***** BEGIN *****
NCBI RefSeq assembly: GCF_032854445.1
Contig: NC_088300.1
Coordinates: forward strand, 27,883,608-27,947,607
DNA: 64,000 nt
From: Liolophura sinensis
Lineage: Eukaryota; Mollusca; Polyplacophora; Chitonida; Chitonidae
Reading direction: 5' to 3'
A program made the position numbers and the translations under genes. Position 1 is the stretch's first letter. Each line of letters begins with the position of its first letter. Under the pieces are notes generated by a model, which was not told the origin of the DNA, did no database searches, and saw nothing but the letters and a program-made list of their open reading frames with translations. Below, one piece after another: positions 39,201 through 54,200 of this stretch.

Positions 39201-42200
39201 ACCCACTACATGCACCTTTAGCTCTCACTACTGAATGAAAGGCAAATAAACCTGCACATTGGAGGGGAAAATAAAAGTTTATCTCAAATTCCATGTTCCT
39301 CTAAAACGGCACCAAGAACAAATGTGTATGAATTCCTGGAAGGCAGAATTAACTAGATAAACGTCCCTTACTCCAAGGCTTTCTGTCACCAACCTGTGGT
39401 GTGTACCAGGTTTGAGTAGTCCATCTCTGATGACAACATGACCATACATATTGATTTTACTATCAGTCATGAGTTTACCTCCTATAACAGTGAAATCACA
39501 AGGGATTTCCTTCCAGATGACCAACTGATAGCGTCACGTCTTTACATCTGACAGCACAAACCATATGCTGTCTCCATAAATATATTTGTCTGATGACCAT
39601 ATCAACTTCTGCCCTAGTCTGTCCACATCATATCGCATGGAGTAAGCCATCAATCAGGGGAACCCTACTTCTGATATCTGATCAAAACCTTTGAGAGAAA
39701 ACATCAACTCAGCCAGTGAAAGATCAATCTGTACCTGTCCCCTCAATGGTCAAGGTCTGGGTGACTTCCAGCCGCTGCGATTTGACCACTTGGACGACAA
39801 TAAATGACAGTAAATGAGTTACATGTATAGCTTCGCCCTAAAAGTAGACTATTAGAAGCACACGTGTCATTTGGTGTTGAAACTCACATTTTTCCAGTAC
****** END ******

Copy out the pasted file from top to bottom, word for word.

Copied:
NCBI RefSeq assembly: GCF_032854445.1
Contig: NC_088300.1
Coordinates: forward strand, 27,883,608-27,947,607
DNA: 64,000 nt
From: Liolophura sinensis
Lineage: Eukaryota; Mollusca; Polyplacophora; Chitonida; Chitonidae
Reading direction: 5' to 3'
A program made the position numbers and the translations under genes. Position 1 is the stretch's first letter. Each line of letters begins with the position of its first letter. Under the pieces are notes generated by a model, which was not told the origin of the DNA, did no database searches, and saw nothing but the letters and a program-made list of their open reading frames with translations. Below, one piece after another: positions 39,201 through 54,200 of this stretch.

Positions 39201-42200
39201 ACCCACTACATGCACCTTTAGCTCTCACTACTGAATGAAAGGCAAATAAACCTGCACATTGGAGGGGAAAATAAAAGTTTATCTCAAATTCCATGTTCCT
39301 CTAAAACGGCACCAAGAACAAATGTGTATGAATTCCTGGAAGGCAGAATTAACTAGATAAACGTCCCTTACTCCAAGGCTTTCTGTCACCAACCTGTGGT
39401 GTGTACCAGGTTTGAGTAGTCCATCTCTGATGACAACATGACCATACATATTGATTTTACTATCAGTCATGAGTTTACCTCCTATAACAGTGAAATCACA
39501 AGGGATTTCCTTCCAGATGACCAACTGATAGCGTCACGTCTTTACATCTGACAGCACAAACCATATGCTGTCTCCATAAATATATTTGTCTGATGACCAT
39601 ATCAACTTCTGCCCTAGTCTGTCCACATCATATCGCATGGAGTAAGCCATCAATCAGGGGAACCCTACTTCTGATATCTGATCAAAACCTTTGAGAGAAA
39701 ACATCAACTCAGCCAGTGAAAGATCAATCTGTACCTGTCCCCTCAATGGTCAAGGTCTGGGTGACTTCCAGCCGCTGCGATTTGACCACTTGGACGACAA
39801 TAAATGACAGTAAATGAGTTACATGTATAGCTTCGCCCTAAAAGTAGACTATTAGAAGCACACGTGTCATTTGGTGTTGAAACTCACATTTTTCCAGTAC